This record-breaking, gargantuan eruption came from a black hole in a distant galaxy cluster hundreds of millions of light years away.
Astronomers made this discovery using X-ray data from NASA’s Chandra X-ray Observatory and ESA’s XMM-Newton, and radio data from the Murchison Widefield Array (MWA) in Australia and the Giant Metrewave Radio Telescope (GMRT) in India.
The unrivaled outburst was detected in the Ophiuchus galaxy cluster, which is about 390 million light years from Earth. Galaxy clusters are the largest structures in the Universe held together by gravity, containing thousands of individual galaxies, dark matter, and hot gas.
In the center of the Ophiuchus cluster, there is a large galaxy that contains a supermassive black hole. Researchers think that the source of the gigantic eruption is this black hole.
Although black holes are famous for pulling material toward them, they often expel prodigious amounts of material and energy. This happens when matter falling toward the black hole is redirected into jets, or beams, that blast outward into space and slam into any surrounding material.
The latest study by Giacintucci and her colleagues show that an enormous explosion did, in fact, occur. First, they showed that the curved edge is also detected by XMM-Newton, thus confirming the Chandra observation. Their crucial advance was the use of new radio data from the MWA and data from the GMRT archives to show the curved edge is indeed part of the wall of a cavity, because it borders a region filled with radio emission. This emission is from electrons accelerated to nearly the speed of light. The acceleration likely originated from the supermassive black hole.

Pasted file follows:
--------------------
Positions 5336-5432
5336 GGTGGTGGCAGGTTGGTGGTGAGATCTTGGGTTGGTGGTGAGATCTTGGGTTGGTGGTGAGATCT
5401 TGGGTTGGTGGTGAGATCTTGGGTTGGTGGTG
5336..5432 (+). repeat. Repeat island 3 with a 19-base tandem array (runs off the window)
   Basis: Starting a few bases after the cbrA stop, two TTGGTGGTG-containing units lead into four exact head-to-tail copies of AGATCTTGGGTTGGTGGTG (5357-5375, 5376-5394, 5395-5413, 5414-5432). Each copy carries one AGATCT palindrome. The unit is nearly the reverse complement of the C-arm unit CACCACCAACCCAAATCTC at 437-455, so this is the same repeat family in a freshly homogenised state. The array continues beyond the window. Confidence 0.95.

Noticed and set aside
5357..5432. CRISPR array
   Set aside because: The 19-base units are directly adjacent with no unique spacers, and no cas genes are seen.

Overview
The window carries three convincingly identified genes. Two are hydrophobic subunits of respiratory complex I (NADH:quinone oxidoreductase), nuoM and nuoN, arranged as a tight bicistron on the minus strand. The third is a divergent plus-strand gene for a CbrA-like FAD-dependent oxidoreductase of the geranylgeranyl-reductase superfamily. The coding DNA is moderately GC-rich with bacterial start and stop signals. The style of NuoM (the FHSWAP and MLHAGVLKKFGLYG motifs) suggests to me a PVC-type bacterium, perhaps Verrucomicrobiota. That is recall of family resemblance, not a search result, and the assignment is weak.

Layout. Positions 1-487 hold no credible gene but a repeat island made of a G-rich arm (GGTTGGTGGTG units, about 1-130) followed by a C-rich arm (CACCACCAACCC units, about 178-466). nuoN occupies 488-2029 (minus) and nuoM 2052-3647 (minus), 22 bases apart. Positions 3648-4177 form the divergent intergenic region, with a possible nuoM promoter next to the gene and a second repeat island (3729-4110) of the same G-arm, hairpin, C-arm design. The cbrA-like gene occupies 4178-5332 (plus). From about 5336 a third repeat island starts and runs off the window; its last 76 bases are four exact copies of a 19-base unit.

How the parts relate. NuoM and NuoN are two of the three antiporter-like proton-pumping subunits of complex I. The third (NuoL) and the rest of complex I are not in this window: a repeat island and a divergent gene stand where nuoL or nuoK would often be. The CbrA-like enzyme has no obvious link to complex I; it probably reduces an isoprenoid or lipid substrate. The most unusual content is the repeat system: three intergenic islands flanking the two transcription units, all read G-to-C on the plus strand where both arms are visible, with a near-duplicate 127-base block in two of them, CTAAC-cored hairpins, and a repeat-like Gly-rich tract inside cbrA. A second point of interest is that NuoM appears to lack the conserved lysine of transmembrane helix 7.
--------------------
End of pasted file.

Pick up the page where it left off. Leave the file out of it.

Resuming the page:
The amount of energy required to create the cavity in Ophiuchus is about five times greater than the previous record holder, MS 0735+74, and hundreds and thousands of times greater than typical clusters.
The black hole eruption must have finished because the researchers do not see any evidence for current jets in the radio data. This shutdown can be explained by the Chandra data, which show that the densest and coolest gas seen in X-rays is currently located at a different position from the central galaxy. If this gas shifted away from the galaxy it will have deprived the black hole of fuel for its growth, turning off the jets.
This gas displacement is likely caused by “sloshing” of the gas around the middle of the cluster, like wine sloshing around in a glass. Usually the merger of two galaxy clusters triggers such sloshing, but here it could have been set off by the eruption.
One puzzle is that only one giant region of radio emission is seen, as these systems usually contain two on opposite sides of the black hole. It is possible that the gas on the other side of the cluster from the cavity is less dense so the radio emission there faded more quickly.
“As is often the case in astrophysics we really need multiwavelength observations to truly understand the physical processes at work,” said Melanie Johnston-Hollitt, a co-author from International Centre for Radio Astronomy in Australia. “Having the combined information from X-ray and radio telescopes has revealed this extraordinary source, but more data will be needed to answer the many remaining questions this object poses.”
NASA’s Marshall Space Flight Center manages the Chandra program. The Smithsonian Astrophysical Observatory’s Chandra X-ray Center controls science and flight operations from Cambridge and Burlington, Massachusetts.